the low priority given to health education by health services. In the absence of any legislation. 2008 22 . Health systems research (HSR) is not handled as a separate. namely the Bangladesh Medical Research Council (BMRC). independent entity. a communication network. A total of 12 districts (86 thanas) are now covered under the intensified PHC programme. but there is no coordination among researchers. essential medical relief supplies and maintaining a database. Research culture is just developing in Bangladesh. Research units have also been opened by BMRC in medical colleges. family and community are emphasized in the intensified action programme for PHC implementation. and budgetary allocation for emergency management. Through intersectoral collaboration and community participation. Number 1. there is no legislation in the country that underpins the management of natural disasters at national and sub-national levels. a joint action plan has been implemented involving 60 000 village health volunteers (one each for 50 households). Individual faculty members and other relevant people have been trained in HSR. Coordination and networking among researchers and funding agencies are yet to be developed. Prevention and control of locally endemic diseases Dengue: Dengue was an unfamiliar disease in Bangladesh till its outbreak in the summer of 2000. Emergency preparedness: Currently. Health services Health education and promotion: Educational support to national health programmes has been provided by the Health Education Bureau (HEB). which include coordination committees. the Institute for Cholera and Diarrhoeal Disease Research. There are separate “standing orders” for different hierarchical levels of the health sector. the Ministry of Disaster Management and Relief in 1997 issued revised "standing orders for disasters. training in emergency preparedness and response. A draft "Disaster Management Act" is currently under review. The participation of teachers and religious leaders is encouraged. hospital health education and coordination with nongovernmental organizations (NGOs). which involves decentralized planning at thana and union levels.Community action: The roles of the individual. and lack of opportunities for professional advancement of those working in health education. education and communication (IEC) activities. Field study stations have been established by BMRC and ICDDRB. Bangladesh (ICDDRB)." These “orders” provide guidelines and instructions to various line departments and ministries. The BMRC has reorganized itself internally to cope with the growing demands of young researchers. and Essential National Health Research (ENHR) carry out biomedical and operational research. Health research and technology: Three organizations. Many of their research findings are helpful in making policy decisions. underutilization of health education officers. Health training institutions are yet to include HSR in their curricula. The information department and mass media inputs are also utilized to support information. Some issues under consideration are the inclusion of a health education component in the new national health policy and strengthening of coordination among HEB. Literature search systems in BMRC and ICDDRB have been modernized. In recent years emphasis has been on school health education. Regional Health Forum – Volume 12. They undertake training and provide research grants. contingency plans for manpower deployment. hence there is no effective critical mass of researchers to form a strong advocacy group. ongoing government health programmes and NGOs. It started as an acute febrile illness in three major cities of Bangladesh (Dhaka. Constraints include the lack of a national IEC strategy.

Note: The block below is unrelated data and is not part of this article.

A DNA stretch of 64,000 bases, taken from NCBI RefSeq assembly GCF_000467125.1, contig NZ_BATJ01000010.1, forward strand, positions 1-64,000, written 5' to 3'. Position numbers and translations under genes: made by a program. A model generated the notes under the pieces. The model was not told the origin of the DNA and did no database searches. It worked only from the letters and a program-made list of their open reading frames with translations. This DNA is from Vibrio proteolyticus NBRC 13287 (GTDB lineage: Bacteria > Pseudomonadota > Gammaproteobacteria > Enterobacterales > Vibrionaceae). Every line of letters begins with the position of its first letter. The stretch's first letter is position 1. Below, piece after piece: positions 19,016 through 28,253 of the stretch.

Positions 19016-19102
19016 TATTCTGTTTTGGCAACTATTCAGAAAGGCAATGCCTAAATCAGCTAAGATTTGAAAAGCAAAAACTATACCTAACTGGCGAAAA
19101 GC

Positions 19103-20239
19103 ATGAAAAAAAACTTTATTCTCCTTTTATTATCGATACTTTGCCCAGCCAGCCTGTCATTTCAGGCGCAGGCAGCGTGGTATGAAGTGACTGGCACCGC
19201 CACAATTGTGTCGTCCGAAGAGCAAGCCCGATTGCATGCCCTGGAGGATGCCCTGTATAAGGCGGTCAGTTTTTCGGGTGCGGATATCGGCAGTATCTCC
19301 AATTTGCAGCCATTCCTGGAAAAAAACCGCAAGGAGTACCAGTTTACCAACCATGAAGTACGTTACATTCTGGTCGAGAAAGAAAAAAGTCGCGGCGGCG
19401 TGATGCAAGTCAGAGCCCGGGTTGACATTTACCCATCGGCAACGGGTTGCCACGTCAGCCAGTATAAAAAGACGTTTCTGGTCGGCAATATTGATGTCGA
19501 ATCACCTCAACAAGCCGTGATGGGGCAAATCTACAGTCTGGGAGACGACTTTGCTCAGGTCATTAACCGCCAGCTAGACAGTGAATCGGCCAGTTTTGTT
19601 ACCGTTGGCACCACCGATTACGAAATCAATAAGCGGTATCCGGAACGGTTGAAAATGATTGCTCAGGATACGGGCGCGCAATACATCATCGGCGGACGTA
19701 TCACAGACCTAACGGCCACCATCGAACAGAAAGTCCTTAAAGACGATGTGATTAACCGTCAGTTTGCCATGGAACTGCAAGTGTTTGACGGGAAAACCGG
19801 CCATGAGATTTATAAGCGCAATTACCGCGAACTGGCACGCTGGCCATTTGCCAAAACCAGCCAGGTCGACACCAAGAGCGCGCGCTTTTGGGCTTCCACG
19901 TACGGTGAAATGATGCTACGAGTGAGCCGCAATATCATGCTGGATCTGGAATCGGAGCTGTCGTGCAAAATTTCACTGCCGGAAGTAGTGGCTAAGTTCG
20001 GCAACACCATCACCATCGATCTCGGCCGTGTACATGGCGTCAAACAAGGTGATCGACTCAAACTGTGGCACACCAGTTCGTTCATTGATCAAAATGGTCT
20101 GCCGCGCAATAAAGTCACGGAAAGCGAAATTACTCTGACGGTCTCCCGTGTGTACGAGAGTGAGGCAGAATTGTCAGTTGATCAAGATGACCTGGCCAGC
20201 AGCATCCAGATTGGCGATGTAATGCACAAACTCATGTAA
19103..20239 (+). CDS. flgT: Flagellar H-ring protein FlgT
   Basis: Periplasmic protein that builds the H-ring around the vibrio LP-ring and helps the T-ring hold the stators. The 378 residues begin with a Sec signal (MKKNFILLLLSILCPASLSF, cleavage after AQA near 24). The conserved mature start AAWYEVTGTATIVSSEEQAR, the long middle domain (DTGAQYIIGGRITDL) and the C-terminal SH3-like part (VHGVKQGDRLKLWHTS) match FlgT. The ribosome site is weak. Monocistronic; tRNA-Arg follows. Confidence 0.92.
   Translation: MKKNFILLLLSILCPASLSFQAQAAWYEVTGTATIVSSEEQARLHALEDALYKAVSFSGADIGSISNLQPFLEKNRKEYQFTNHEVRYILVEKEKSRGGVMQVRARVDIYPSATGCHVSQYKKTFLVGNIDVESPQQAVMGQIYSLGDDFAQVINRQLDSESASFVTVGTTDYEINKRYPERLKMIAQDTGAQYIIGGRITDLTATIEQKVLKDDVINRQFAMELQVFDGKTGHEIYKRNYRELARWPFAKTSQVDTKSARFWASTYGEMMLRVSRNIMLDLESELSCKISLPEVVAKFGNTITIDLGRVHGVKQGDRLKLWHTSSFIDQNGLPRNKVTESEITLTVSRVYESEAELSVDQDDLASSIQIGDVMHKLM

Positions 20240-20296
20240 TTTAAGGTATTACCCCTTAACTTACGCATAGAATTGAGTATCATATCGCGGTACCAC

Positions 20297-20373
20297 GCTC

dengue and DHF cases have been reported in Dhaka and other major cities in the country. Eighteen million people in 12 districts are considered to be at risk of filariasis. Health Services has taken initiatives to develop national guidelines by adapting the WHO guidelines according to local needs. Statistics from 2001 to 2005 show a marked increase in the proportion of Plasmodium falciparum cases every year. At least 8000 kala-azar patients have been successfully treated to date. Other diseases: Kala-azar has reemerged since the cessation of dichlorodiphenyl-trichloroethane (DDT) spraying operations. This vectorborne disease is transmitted by certain species of Aedes mosquito. The plan was successful and further expansion is now being planned. The DirectorGeneral. It emphasizes disease control aspects and endorses the four technical elements (early diagnosis. Aedes aegypti and Aedes albopictus are peri-domestic mosquitoes that lay eggs in small collections of clean water such as in flower vases and pots. Usually dengue transmission occurs during the rainy season. prompt treatment. Prevention.28%. scattered studies did indicate sporadic cases over the last few years preceding 2000. Emphasis is also placed on malaria surveillance. reduce morbidity and prevent deaths. Since July 2000 onwards. A revised strategy for the elimination of filariasis is being pilot-tested in one district. At least 20 million people in more than 27 districts are at risk. Forty to sixty per cent of outdoor visits and 30-40% of indoor admissions are attributed to ARI. Under the project for integrated control of vector-borne diseases. DG-Health. The programme for the control of ARI continues to be implemented on a phased basis according to the recommended WHO strategies. 2008 23 . Regional Health Forum – Volume 12. The government introduced a National Guideline for Treatment of Malaria in 1994. The infection can lead to the fatal dengue shock syndrome (DSS).Chittagong and Khulna) with the highest incidence being in the Dhaka district. The estimated cumulative disease-specific burden is 35 000 cases. control and management of common diseases and injuries Acute respiratory infection (ARI) accounts for about 145 000 (33%) deaths annually among children less than five years of age (ICDDRB 1994). This strategy involves administering a single dose of ivermectin with albendazole yearly for a period of three years to the total population in the district. People of all ages and both sexes are susceptible to dengue. The case fatality rate (CFR) was 1. The new strategy is being implemented gradually. The objective of the guidelines is to control transmission of dengue fever and DHF. Bangladesh never experienced a serious epidemic of dengue until 2000. The main constraint is the reduced capacity of the core technical unit for control of vector-borne diseases to take on activities countrywide (MIS. The major constraint is similar to that faced in the control of malaria. recognition of treatment failures and management of severe and complicated cases in hospitals). 2007). a total of 16 388 dengue cases were reported of which 210 were fatal. which was revised in 2004. Malaria: In 1992 an epidemiological follow-up found that the resistance of Plasmodium falciparum to a number of antimalarial drugs was increasing and that in relation to 1982 the number of malaria cases had doubled. WHO declared that malaria could not be eradicated and subsequently a new strategy for malaria control was launched. However. As of 2004. Number 1. an emergency plan for the control of kala-azar was initiated in 1994–1995 in 22 thanas of 11 districts (population five million). preparedness for control of malaria outbreaks/epidemics and introduction of insecticide-impregnated bednets.